This is a follow-up on the post Raymond Huo and one hundred deaths.
Raymond Huo claimed “we’ve had an average of 100 deaths a year” on Red Alert. I searched to find where that number came from. I inititally found this at OSH:
Workplace fatalities 2007 – 2012
|Accommodation and Food Services||1||0||1||0||0||1|
|Administrative and Support Services||1||0||0||0||0||0|
|Arts and Recreation Services||1||12||12||7||1||2|
|Education and Training||1||0||3||2||1||0|
|Electricity, Gas, Water and Waste Services||2||0||1||3||3||0|
|Health Care and Social Assistance||0||1||2||1||2||0|
|Mining and extractives||1||0||0||29||1||0|
|Public Administration and Safety||0||4||2||2||1||0|
|Rental, Hiring and Real Estate Services||0||0||0||0||1||0|
|Transport, Postal and Warehousing||6||2||3||3||5||0|
† 2011 figures are provisional and subject to change.
* 2012 figures are as at 8 August 2012. These figures are provisional and subject to change.
The statistics show the number of fatalities, notified to the Department of Labour under the Health and Safety in Employment (HSE) Act 1992. The statistics do not include: fatalities in the maritime or aviation sectors or due to work-related crashes on the road as these are investigated by Maritime New Zealand, the Civil Aviation Authority and the NZ Police respectively. Nor do they include fatalities from long latency diseases caused by exposure to hazardous substances.
As this is significantly different to Huo’s claim I asked him where he got his number from. He referred me to an NZ Herald article: http://www.nzherald.co.nz/nz/news/article.cfm?c_id=1&objectid=10844507
I asked NZH where they got their figure from but they haven’t responded.
I’ve searched some more and found a reference in an ODT editorial – Unacceptable and unsustainable - which said:
Last week, a public meeting was hosted in Dunedin by members of the Government-appointed Independent Taskforce on Workplace Health and Safety which is examining the issue, seeking public feedback nationwide, and developing recommendations for the Government to consider next year to achieve its goal of a 25% reduction in workplace deaths and serious injuries by 2020.
Official figures show each year in New Zealand an average of 100 people die from work-related accidents and an average of 380 receive serious non-fatal work-related injuries.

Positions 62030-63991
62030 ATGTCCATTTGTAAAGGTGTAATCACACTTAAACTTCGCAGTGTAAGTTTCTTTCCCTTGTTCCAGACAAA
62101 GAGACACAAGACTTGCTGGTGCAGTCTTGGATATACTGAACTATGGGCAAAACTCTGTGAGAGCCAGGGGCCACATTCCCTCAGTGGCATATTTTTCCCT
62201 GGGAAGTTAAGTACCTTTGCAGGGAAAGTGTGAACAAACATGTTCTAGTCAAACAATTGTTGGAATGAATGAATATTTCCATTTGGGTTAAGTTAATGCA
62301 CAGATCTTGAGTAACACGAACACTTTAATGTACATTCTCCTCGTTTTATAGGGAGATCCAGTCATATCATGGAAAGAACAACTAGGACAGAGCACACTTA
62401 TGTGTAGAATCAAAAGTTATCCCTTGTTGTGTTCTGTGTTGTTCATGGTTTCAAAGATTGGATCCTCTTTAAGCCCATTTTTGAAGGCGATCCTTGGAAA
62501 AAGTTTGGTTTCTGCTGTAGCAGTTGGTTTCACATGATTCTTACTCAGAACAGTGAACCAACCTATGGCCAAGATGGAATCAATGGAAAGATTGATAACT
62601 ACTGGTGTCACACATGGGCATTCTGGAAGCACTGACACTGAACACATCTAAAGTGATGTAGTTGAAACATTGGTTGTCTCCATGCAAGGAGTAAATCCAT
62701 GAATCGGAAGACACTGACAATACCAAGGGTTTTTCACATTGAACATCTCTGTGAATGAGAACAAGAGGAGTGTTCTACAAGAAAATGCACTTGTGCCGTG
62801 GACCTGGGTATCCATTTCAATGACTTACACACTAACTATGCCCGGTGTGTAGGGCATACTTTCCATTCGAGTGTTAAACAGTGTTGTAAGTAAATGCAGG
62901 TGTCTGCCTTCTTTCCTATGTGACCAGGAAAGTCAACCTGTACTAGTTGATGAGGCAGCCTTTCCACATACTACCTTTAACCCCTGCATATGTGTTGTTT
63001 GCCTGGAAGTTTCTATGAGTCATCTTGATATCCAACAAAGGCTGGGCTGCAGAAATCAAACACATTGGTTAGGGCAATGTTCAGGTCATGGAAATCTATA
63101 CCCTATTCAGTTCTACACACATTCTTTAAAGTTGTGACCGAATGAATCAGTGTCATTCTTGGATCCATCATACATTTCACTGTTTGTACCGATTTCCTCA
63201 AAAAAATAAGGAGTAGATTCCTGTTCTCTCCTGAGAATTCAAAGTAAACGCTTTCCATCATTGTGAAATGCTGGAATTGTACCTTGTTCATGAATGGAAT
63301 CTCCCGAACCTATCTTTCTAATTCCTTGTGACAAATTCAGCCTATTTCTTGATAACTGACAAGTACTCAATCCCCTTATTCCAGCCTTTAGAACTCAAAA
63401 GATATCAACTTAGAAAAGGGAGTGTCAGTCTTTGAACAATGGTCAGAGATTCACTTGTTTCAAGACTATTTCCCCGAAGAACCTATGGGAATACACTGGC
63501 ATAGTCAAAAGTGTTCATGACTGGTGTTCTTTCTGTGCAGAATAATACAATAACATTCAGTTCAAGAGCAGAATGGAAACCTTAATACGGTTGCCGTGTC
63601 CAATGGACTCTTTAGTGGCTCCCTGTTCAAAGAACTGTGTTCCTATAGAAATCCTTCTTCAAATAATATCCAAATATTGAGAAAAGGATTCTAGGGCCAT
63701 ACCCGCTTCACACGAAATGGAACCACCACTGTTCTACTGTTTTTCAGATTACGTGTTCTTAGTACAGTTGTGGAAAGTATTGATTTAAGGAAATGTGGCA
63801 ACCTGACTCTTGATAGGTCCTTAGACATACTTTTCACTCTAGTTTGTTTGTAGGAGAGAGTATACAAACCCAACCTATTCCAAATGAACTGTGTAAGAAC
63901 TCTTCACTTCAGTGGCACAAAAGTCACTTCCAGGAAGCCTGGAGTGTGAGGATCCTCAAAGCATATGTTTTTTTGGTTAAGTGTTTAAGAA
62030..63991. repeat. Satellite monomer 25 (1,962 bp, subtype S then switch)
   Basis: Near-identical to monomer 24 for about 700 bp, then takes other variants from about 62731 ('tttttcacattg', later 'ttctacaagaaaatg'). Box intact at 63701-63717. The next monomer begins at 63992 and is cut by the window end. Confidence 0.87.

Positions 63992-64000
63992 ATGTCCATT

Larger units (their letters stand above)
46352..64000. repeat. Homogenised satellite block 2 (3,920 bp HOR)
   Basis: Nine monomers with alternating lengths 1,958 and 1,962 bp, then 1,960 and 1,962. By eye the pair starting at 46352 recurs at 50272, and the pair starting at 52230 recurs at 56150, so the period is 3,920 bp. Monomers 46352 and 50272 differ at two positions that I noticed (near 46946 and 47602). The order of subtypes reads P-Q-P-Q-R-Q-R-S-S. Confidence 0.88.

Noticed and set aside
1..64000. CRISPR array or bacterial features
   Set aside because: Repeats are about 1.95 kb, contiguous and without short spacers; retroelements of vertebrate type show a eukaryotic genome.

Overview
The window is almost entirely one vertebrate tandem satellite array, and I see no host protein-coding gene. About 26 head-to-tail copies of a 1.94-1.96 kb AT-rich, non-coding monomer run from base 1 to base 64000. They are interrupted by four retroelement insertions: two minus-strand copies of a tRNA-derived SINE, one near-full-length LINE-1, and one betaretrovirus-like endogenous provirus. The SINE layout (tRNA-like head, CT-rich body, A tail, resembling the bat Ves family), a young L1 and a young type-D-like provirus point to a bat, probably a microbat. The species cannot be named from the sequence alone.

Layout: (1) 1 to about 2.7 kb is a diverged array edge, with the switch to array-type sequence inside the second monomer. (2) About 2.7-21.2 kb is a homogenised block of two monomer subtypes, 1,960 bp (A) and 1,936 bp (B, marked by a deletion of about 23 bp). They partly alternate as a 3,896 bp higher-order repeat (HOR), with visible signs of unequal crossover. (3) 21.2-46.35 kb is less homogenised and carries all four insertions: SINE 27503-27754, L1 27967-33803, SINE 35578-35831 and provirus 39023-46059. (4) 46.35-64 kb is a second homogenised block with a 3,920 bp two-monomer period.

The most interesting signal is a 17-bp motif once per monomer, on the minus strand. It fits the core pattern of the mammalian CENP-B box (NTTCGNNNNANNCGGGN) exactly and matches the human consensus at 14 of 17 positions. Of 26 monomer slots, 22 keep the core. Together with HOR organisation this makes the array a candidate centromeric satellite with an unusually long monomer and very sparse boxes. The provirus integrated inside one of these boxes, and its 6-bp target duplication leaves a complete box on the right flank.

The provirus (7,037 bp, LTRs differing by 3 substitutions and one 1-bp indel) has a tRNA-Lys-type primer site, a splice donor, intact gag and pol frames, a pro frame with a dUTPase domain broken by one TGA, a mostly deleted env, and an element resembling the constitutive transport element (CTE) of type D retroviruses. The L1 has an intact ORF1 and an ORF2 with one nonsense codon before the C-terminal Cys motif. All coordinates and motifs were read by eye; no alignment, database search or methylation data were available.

I checked the Independent Taskforce on Workplace Health and Safety website which linked to a consultation document :
New Zealand’s workplace health and safety outcomes are poor,
particularly by comparison to other countries
15. Statistics New Zealand reports annually on New Zealand’s work related injury and fatality rates through the fatal and non-fatal Serious Injury Outcome Indicators (SIOI).
16. The most recent SIOI figures available for work related injuries (2008—2010) show that New Zealand has:
• 102 fatalities per annum at a rate of 4.1 per 100,000 workers
• 369 non-fatal serious injuries at a rate of 16.0 per 100,000 workers
1994 .. 1995 80.0 1996 80.7 1997 70.3 1998 62.0 1999 52.7 2000 52.3 2001 65.0 2002 81.0 2003 91.0 2004 85.7 2005 90.0 2006 88.3 2007 87.3 2008 93.0 2009 P 102.3 2010 ..
.. figure not available
Source: ACC entitlement claims; Statistics New Zealand
This shows a peak in 2009 of 102.3 (I’m not sure how you can get fractions of deaths) and no other years are more than 100 so ’102 deaths per annum’ is incorrect, and it certainly isn’t an average of 100 deaths per year (over 15 years it’s 78.8).
And there’s further confusion. I looked up ACC’s website and on Frequently requested facts and stats they say:
In 2007/08 119 people were killed…
Spreadsheet link: Fatal work-related claims by industry (XLS 14K)
(showing that it relates to the period 1 July 2007 to 30 June 2008)
So that gives us three quite different totals for one year:
- 54 (OSH)
- 93 (Statistics New Zealand who cite ACC as a source)
- 119 (ACC website “facts”)
I didn’t find any statistics that support “an average of 100 deaths per year”.
Workplace accidents and especially workplace deaths are a major concern. Contradictory statistics are also a concern, this makes it very difficult to know how bad things are and to measure trends.